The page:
Can normal beta cell function be restored in the pancreas of a T1D patient? Dr. Alberto Pugliese, head of the Immunogenetics Program at the University of Miami Miller School of Medicine’s Diabetes Research Institute (DRI), believes that it can. The key, he says, is to remember that diabetes is caused by an immune system response; treating that response may hold the key to restoring beta cell function.
“Type 1 diabetes is an autoimmune disease,” he says. “The immune system mistakenly decides that insulin-producing beta cells are foreign and begins to kill them. This doesn’t happen overnight. It may take months or years, but at some point enough beta cells have ceased functioning that control of blood sugar is lost.”
Traditional wisdom says that only about 10% of the beta cells remain alive in T1 patients after diabetes is first diagnosed. Dr. Pugliese considers such guesstimates “baloney.” He believes that in some patients the initial loss of beta cells may be much less severe; perhaps as many as 60% to 70% of beta cells are simply switched off, not dead. Though the cells may die as the disease progresses, at first “they are alive,” he says. “They just don’t work.”
Pugliese and other DRI researchers are focusing their attention on how to turn those beta cells back on and restore their normal function. It’s a complex challenge.
The body’s defense against an attack by foreign cells, whether real (an infection) or misidentified (beta cells), is supported by a growth factor called interleukin-2 (IL-2), which stimulates immune cells to attack the invader.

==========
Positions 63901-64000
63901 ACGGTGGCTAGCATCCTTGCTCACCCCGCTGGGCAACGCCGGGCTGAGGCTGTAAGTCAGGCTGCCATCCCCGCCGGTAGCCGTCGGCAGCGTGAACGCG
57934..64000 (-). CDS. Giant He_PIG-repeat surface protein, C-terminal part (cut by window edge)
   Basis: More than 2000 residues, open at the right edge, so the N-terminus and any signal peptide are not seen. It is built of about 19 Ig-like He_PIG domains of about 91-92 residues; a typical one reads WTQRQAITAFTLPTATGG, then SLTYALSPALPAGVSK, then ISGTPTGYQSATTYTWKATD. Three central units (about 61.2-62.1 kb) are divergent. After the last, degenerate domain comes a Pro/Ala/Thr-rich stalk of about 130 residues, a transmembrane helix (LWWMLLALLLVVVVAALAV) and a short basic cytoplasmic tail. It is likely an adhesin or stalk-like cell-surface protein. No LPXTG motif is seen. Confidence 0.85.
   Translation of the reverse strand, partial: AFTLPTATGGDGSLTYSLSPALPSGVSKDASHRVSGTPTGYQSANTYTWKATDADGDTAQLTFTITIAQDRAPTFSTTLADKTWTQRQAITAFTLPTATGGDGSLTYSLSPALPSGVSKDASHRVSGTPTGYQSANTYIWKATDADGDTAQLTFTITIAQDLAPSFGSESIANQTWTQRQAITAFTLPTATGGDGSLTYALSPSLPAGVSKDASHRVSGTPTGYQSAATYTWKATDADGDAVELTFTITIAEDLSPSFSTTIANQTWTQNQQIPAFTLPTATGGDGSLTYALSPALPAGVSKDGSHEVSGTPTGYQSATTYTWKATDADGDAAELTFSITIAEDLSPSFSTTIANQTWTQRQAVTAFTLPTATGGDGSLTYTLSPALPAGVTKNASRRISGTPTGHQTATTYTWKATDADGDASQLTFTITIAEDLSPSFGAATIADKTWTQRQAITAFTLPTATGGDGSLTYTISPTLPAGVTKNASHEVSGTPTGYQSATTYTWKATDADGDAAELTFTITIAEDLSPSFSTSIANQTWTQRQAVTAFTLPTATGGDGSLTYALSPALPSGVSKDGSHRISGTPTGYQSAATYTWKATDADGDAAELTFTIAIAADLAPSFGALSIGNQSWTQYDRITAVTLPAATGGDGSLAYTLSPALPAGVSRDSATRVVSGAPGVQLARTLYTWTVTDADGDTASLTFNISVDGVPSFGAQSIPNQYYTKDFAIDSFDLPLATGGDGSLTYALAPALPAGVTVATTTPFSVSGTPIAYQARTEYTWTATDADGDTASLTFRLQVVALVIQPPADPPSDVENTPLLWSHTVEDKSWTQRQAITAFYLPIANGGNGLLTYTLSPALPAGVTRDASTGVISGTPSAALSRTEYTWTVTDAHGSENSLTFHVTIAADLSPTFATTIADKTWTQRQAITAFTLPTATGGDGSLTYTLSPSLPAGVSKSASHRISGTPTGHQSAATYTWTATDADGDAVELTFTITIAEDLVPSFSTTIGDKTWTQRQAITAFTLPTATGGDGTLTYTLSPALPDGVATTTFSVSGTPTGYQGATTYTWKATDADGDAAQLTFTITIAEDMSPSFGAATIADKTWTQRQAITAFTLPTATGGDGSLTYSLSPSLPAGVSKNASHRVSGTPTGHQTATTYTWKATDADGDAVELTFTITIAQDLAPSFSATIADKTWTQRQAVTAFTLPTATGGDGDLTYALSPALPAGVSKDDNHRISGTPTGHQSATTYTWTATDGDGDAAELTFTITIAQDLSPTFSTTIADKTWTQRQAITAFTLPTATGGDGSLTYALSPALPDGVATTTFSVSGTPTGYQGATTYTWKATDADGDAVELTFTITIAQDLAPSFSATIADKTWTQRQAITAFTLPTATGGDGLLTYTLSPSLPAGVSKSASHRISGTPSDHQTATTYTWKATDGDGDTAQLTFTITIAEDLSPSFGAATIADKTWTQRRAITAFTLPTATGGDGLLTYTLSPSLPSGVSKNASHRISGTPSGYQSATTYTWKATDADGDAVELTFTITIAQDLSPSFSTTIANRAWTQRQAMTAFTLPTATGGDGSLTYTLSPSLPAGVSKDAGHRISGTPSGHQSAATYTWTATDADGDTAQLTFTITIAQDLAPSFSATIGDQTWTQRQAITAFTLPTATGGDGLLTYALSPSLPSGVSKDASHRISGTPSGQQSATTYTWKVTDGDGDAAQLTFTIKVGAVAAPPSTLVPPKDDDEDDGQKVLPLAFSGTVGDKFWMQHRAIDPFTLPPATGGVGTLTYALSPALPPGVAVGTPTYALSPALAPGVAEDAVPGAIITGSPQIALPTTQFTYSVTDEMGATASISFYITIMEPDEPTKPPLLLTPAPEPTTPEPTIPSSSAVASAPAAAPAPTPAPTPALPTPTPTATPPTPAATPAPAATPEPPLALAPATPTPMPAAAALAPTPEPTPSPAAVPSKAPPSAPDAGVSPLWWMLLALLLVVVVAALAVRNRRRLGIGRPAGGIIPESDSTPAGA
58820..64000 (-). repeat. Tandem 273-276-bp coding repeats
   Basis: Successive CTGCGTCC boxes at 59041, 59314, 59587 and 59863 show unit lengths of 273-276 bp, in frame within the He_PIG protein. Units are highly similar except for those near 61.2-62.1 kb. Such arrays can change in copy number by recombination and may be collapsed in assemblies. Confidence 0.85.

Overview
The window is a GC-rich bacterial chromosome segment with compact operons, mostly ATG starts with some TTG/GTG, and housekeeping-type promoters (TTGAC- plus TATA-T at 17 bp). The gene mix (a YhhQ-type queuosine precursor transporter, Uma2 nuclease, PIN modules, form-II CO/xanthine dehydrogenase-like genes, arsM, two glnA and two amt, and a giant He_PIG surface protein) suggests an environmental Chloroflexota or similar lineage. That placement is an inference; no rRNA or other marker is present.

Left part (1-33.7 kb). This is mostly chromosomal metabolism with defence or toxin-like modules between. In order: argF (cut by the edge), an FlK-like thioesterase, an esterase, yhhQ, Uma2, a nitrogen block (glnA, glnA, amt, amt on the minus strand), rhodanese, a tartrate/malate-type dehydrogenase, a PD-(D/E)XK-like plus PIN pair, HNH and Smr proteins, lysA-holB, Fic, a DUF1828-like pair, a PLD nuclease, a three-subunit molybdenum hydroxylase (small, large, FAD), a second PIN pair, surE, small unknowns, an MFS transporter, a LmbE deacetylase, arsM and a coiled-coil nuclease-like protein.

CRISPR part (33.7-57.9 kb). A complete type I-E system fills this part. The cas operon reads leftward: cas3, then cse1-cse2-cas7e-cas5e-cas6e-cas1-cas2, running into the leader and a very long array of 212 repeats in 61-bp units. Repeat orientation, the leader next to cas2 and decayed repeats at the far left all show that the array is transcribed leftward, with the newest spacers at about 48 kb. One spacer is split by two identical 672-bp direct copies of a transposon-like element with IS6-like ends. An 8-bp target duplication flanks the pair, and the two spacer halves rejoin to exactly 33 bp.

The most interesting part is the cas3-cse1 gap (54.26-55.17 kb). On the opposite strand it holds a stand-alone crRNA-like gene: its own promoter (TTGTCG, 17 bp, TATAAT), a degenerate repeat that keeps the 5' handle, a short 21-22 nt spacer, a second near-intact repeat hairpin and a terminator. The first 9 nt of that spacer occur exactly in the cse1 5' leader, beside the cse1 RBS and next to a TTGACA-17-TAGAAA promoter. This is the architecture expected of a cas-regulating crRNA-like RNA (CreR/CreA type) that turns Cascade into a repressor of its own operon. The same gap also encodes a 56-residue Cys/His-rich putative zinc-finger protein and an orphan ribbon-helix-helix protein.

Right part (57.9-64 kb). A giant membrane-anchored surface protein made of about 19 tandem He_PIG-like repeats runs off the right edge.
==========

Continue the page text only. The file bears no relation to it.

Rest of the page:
But IL-2 also stimulates production of a subset of immune cells called T-regulatory cells. These T-regs, as they are known, are the traffic cops of the immune system. Their job is to slow down immune responses after the invader cells have been vanquished and to prevent immune cells such as effector T-lymphocytes from attacking the body’s own cells. If this control balance is disrupted, Type 1 diabetes can gradually begin to develop. Pugliese believes that restoring the balance is key to shut down the immune response against beta cells and to give a chance to beta cells to survive and recover. Scientists have used IL-2 therapy successfully to manipulate immune system response in other conditions, he says.
“IL-2 is used in high doses to stimulate an immune response in other diseases, such as cancer,” he says, as you would want to help your immune system to kill off cancer cells. “The problem is that high doses produce a lot of side effects. However, experiments with very low doses in diabetic mice have shown that even a small amount of IL-2 is sufficient to generate functioning T-regs. They are much more sensitive to IL-2 than are other types of regulatory cells. We have also conducted experiments using human blood cells, and we have shown that there is a dosage window in which you can stimulate T-regs, but not other immune cells that can mediate a response to clear a virus or attack one’s body.”
The next stage would be human clinical trials. In Paris, France, l’Hôpital Pitié-Salpêtrière has already conducted a small Phase 1 trial with T1 patients with low doses of IL-2. That trial has shown that the treatment is safe and that the subjects demonstrated improved T-reg function, Pugliese reports. DRI is collaborating with the center in Paris and coordinated studies are being planned. In parallel with new trials in France, the DRI hopes to launch a trial in Miami for subjects 18 years old and over by summer 2014, if it can secure the funding. If all goes well, later trials will be conducted with children.
“The earlier you intervene, the greater the chance of saving insulin-producing cells,” says Pugliese.